COLUMBUS, OH - MARCH 18: C.J. Williams #21 of the North Carolina State Wolfpack celebrates after defeating the Georgetown Hoyas during the third round of the 2012 NCAA Men's basketball tournament at Nationwide Arena on March 18, 2012 in Columbus, Ohio. (Photo by Rob Carr/Getty Images)
Want to know the good, the bad and the ugly from the Hoyas' season-ending loss to 11th-seeded North Carolina State? The Hoyas had a 10-point lead with 5 minutes to go in the first half, before a 15-2 run by NC State put the Wolfpack in the lead for good.
After easily dispatching 14th-seeded Belmont in their
first second-round game, the Georgetown Hoyas struggled mightily with 11th-seeded N.C. State on Sunday. After jumping out to an early lead, the Hoyas expanded their edge to as many as 10 points (25-15) with five minutes to go in the first half. However, a 15-2 run by N.C. State to end the half gave the Wolfpack a 30-27 lead at halftime. From there, it was a matter of playing catch-up for John Thompson III's men. Some late game luck gave Georgetown a chance to tie or win, but the Hoyas couldn't get the job done.
- F Hollis Thompson, Georgetown: Thompson was the best Hoya on the court on Sunday, but even he couldn't carry the team to a win. He did score 14 of 20 points during a stretch to begin the second half for the Hoyas and did everything he could to keep Georgetown in the game. Thompson finished the game with 23 points, 5 rebounds and 3 assists.
- F Scott Wood, North Carolina State: Wood shot 4-of-6 from the floor, and all of his field goals came from behind the arc as he finished with 14 points. Wood was able to come off screens and knock down open shots. The Hoyas struggled to keep a man on Wood all day long, and he made them pay.
- Mark Gottfried, North Carolina State: Gottfried was able to turn his team around on the fly after falling behind by 10 points in the first half. Going up against a Georgetown team that was one of the best defensive teams in the Big East (and the country), Gottfried got his guys ready to play today and pulled off another upset. After Georgetown shut down Belmont's 3-point attack Friday, Gottfried was able to break down Georgetown's perimeter defense (with a large assist from Wood and some solid screen-setting) and the Wolfpack finished 7-for-15 from behind the arc.
- Georgetown's 3-Point Offense and Defense: Georgetown slowed down the nation's 4th-ranked scoring offense in Belmont on Friday, but struggled with North Carolina State's 52nd-ranked offense on Sunday; specifically, their 3-point shooting. Belmont shot 38% from behind the arc on the season, and as good as Scott Wood is for N.C. State, the rest of the team isn't nearly as imposing. Georgetown gave up seven 3's on the day, and while they did make eight from beyond the arc, they also attempted 25 treys to N.C. State's 15.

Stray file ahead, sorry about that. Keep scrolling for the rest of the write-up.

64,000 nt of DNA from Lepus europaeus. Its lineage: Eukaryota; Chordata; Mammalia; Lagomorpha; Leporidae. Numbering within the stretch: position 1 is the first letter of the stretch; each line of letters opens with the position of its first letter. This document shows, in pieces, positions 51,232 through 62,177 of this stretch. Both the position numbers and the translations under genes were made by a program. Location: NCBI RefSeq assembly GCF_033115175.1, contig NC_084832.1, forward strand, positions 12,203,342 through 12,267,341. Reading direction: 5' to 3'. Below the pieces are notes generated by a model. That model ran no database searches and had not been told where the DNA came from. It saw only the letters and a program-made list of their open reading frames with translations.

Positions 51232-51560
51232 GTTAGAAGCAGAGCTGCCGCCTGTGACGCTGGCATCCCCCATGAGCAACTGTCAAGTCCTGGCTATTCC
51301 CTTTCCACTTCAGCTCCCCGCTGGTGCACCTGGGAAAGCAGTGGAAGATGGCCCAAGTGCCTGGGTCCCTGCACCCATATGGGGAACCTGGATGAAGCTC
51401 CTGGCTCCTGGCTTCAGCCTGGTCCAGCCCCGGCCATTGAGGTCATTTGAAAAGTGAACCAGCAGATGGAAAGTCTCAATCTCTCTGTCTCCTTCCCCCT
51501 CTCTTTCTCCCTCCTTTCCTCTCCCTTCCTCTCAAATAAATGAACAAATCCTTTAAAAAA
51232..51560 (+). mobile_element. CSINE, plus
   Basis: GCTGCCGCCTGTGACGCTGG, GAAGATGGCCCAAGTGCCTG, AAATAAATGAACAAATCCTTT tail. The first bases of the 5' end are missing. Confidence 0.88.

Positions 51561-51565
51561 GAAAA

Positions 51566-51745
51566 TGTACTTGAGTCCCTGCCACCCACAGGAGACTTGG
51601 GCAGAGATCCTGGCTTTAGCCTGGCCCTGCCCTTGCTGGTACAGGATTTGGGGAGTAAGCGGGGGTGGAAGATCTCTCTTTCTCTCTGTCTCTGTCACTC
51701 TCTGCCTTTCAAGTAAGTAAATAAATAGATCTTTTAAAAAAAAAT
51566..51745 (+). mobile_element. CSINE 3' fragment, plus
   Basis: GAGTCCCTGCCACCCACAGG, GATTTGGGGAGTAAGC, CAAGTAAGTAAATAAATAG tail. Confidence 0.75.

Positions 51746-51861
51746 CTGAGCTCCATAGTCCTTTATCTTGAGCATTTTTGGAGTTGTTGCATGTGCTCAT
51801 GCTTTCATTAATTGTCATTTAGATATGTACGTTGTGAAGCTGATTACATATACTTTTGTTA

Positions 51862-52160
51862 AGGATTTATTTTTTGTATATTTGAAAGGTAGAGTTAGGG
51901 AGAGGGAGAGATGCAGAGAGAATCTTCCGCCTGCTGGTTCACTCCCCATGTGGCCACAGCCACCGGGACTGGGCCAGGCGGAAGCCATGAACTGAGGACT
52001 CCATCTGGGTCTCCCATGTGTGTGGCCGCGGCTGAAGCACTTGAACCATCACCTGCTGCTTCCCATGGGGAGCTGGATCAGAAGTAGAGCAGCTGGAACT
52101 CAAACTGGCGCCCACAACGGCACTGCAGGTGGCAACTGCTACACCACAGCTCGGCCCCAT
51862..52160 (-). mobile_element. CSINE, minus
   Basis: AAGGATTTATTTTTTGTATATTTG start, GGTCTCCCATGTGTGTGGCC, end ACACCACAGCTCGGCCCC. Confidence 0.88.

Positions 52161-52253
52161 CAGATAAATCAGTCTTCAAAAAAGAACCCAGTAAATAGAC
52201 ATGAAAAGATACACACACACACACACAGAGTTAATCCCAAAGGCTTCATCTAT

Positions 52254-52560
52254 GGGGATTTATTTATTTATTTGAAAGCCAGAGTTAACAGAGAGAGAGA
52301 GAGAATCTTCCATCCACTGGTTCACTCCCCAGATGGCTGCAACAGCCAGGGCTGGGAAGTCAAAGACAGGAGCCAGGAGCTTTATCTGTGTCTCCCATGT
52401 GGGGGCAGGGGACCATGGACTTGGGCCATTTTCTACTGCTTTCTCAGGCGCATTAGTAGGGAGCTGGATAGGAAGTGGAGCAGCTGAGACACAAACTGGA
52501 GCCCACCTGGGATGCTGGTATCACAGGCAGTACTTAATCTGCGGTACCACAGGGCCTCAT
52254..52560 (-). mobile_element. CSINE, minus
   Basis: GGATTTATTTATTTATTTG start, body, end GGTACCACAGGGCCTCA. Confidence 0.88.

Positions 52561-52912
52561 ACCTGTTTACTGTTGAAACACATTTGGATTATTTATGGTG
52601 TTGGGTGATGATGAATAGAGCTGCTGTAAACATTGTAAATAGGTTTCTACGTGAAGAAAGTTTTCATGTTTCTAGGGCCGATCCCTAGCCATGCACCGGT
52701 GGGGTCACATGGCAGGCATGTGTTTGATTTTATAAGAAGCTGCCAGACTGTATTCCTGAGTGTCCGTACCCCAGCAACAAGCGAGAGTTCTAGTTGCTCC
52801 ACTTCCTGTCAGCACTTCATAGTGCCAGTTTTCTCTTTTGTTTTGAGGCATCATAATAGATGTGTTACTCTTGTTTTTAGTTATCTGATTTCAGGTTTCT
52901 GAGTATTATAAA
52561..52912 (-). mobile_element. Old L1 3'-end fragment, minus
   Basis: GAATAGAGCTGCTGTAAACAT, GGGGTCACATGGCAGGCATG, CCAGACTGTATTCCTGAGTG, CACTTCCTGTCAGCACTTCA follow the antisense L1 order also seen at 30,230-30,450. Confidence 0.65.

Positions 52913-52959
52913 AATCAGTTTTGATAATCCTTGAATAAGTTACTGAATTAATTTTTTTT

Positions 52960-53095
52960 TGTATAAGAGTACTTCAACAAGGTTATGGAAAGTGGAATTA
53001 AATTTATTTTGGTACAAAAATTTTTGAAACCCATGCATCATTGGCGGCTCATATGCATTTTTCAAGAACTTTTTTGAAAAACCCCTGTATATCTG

- Otto Porter's Missed Potential Game-Tying Shot Attempt: It was a tough shot to make, but I'm sure pretty much anything would have been better than Porter's awkward-looking, contested shot. The shot clock was still at 12 seconds (almost even with the game clock; plenty of time to get a better look), but it was forced up and missing it ended the Hoyas' chances.
- Henry Sims: Sims got into foul trouble early, and only ended up playing 21 minutes. Sims' absence was particularly felt in the first half, after he picked up his second foul with 14:20 to go before the break. Without Sims' presence in the middle of the floor, the Wolfpack were able to clog the lane and force Georgetown to take long three-point jumpers. While N.C. State was ripping off its 15-2 run to take a halftime lead, the Hoyas was in the process of shooting more three-pointers (11) then two-pointers (9). Of those 11 three-point attempts, nine came after Sims had been subbed out. Not surprisingly, with Sims playing the majority of the second half, the Hoyas took almost twice as many two-point shots (17) as they had in the first.
- Jason Clark: Clark, for his part struggled from the, field finishing just 3-of-11 from the floor, and just 1-of-6 from behind the arc. Obviously both seniors would have like to have gone out on a winning note, but losing to a double-digit seed is not something new to them, unfortunately.